Gary Carter, the slugging catcher known as Kid for the sheer joy he took in playing baseball, who entered the Hall of Fame as a Montreal Expo but who most famously helped propel the Mets to their dramatic 1986 World Series championship, died Thursday in West Palm Beach, Fla. He was 57.
The cause was brain cancer, which had been diagnosed last May. Carter had been treated with chemotherapy and radiation, but his daughter Kimmy Bloemers said in mid-January that new tumors had been discovered. She announced his death on her family journal at CaringBridge.org.
Carter played with intensity and flair, hitting 324 home runs and punctuating many of the ones he hit at Shea Stadium with arm-flailing curtain calls emblematic of the Mets’ swagger in the middle and late 1980s. In his 19 seasons in the major leagues, all but two of them with the Expos or the Mets, he was an 11-time All-Star and was twice named the most valuable player in the All-Star Game.
Carter’s exuberance complemented his prowess at the plate. Curly-haired and with a ready smile, he was loved by the fans, first in Montreal, then in New York.
“I am certainly happy that I don’t have to run for election against Gary Carter,” Pierre Elliott Trudeau, then prime minister of Canada, once remarked.
Carter excited Shea Stadium fans in his first game as a Met. After sliding into second with a double to left-center field in the 1985 season opener against the St. Louis Cardinals, he jumped up and pumped his right fist. In the 10th inning he hit a game-winning homer over the left-field fence, then pumped his arm again and again while he rounded the bases as the crowd roared. He was mobbed by his teammates at home plate, and when the fans chanted for a curtain call, he came out of the dugout waving both arms.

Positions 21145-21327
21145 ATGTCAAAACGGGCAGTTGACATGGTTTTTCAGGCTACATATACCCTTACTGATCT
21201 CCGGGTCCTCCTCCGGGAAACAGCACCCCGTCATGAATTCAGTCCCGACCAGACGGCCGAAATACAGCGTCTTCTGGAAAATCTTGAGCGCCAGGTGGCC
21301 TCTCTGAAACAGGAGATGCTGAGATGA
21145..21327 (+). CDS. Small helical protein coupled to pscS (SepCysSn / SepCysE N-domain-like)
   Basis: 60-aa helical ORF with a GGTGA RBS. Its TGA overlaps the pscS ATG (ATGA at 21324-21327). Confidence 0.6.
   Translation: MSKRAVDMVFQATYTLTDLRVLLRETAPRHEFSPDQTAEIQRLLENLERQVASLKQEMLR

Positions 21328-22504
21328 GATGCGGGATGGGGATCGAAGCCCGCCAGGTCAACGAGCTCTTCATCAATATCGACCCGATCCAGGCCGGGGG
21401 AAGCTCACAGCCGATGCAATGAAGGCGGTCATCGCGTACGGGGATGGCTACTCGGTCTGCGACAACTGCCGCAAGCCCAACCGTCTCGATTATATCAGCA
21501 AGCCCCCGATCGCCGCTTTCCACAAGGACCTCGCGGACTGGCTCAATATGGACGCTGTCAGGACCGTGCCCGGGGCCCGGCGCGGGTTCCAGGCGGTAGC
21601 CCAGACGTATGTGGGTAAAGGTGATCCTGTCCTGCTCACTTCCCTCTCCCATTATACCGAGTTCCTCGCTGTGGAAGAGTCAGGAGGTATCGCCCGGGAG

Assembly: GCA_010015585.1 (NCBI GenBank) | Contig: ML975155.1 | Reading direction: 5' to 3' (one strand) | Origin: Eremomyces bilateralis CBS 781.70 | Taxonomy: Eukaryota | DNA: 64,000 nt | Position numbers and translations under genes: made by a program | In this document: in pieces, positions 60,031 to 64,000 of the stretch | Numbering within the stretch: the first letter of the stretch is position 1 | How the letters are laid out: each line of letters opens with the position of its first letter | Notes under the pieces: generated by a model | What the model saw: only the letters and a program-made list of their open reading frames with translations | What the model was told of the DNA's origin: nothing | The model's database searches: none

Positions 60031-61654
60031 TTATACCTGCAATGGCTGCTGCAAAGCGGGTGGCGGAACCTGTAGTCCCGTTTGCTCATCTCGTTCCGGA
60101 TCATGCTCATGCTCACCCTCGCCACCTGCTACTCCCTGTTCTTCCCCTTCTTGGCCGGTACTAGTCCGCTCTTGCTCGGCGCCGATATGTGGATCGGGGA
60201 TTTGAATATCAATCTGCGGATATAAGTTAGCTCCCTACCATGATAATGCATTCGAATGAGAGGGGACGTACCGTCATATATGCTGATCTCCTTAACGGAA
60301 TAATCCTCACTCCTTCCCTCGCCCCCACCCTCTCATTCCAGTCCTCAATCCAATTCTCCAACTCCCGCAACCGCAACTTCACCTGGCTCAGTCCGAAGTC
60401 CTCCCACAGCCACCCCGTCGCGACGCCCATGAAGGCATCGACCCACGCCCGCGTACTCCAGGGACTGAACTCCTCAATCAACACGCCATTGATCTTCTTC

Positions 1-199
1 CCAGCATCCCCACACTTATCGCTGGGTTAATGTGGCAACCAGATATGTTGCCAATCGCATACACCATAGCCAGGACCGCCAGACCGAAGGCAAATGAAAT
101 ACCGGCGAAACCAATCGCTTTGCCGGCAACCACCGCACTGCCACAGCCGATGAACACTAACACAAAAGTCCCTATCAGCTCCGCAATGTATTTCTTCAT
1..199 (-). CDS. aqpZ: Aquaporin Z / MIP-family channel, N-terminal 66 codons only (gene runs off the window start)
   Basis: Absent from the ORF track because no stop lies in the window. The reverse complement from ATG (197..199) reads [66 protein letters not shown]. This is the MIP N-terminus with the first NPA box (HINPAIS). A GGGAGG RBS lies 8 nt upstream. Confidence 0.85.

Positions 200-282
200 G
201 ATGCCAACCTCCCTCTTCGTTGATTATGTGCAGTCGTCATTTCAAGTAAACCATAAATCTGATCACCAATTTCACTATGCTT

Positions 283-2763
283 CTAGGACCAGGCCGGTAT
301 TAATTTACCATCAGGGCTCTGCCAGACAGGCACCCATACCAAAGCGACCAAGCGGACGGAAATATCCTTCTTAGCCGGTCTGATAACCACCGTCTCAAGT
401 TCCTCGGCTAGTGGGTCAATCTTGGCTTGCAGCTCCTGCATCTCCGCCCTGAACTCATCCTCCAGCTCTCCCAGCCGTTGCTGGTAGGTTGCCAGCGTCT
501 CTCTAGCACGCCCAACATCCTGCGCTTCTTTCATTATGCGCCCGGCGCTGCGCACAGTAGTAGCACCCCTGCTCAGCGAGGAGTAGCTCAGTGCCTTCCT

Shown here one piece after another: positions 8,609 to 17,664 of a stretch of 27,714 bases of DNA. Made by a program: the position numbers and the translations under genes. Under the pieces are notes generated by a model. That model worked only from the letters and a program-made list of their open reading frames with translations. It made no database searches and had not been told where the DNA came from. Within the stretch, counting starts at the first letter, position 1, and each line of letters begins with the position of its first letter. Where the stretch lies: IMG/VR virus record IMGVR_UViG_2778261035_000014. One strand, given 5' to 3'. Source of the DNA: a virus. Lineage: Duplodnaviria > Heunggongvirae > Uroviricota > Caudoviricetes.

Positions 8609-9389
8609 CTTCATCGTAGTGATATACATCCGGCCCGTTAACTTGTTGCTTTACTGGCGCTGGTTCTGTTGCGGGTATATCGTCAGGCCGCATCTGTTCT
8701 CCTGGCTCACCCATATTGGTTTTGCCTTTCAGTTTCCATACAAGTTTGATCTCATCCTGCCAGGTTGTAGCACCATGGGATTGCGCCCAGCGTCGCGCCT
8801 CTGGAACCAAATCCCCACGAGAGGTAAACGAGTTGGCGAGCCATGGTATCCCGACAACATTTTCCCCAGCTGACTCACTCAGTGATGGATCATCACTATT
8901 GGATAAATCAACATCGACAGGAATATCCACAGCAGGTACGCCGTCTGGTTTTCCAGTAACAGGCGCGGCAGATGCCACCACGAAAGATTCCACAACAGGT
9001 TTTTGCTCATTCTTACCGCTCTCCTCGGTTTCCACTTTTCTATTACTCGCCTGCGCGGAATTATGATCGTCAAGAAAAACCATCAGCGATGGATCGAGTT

He was as exuberant behind the plate. When Carter tagged a runner out at home, he liked to punctuate the play by happily holding the ball aloft.
He may have led the 1986 Mets in hugging teammates.
Playing his first 11 seasons with the Expos, Carter became the face of the franchise, which sometimes struggled. But the Expos’ ownership chafed at his high salary and traded him to the Mets in December 1984 for four young players.
Some Expos were put off by Carter’s unabashed enthusiasm. They felt he was obsessed with his image and basked in his press coverage too eagerly. They called him Camera Carter.
“He had some problems among his teammates,” Andre Dawson, the Expos’ future Hall of Fame outfielder, told The New York Times after Carter was traded. They “felt he was more a glory hound than a team player,” Dawson said.
Carter said his reputation as a self-absorbed straight arrow burdened him.
“I carried a lot of baggage with me,” he told Jeff Pearlman for his book on the 1986 Mets, “The Bad Guys Won!” (2004). “I’d go to a new team and guys were saying they wondered how I was in the clubhouse, whether I had a big head or was a team player.”
The Mets teased Carter about his image, but they cared more about his power and his savvy behind the plate.
“We all disliked Gary when we played against him,” said Keith Hernandez, the star first baseman who became Carter’s Mets teammate. “He was just a little rah-rah varsity collegiate type, even though he didn’t go to college. But I respected him as a player. And when he came to New York, I appreciated him, too.”
Carter’s big opening day in 1985 was the prelude to a season in which he hit a career-high 32 home runs, setting the stage for the 1986 championship year.
In his five seasons with the Mets, the right-handed-hitting Carter, a brawny 6 feet 2 inches and 205 pounds or so, added considerable pop to a lineup that featured the left-handed-hitting Hernandez and Darryl Strawberry.
He had a powerful arm, he was sure-handed in blocking pitches in the dirt, and he was adept at handling pitchers, notably Dwight Gooden and Ron Darling.
“He’s the heart of the pitching staff,” Manager Davey Johnson once said. “We’d be lost without him.”
Carter hit 24 homers and drove in 105 runs as the Mets won 108 games in 1986. His 12th-inning single drove in the winning run in a 2-1 victory over the Houston Astros in Game 5 of the National League Championship Series. The Mets won that series in six games, then faced the Boston Red Sox in the World Series.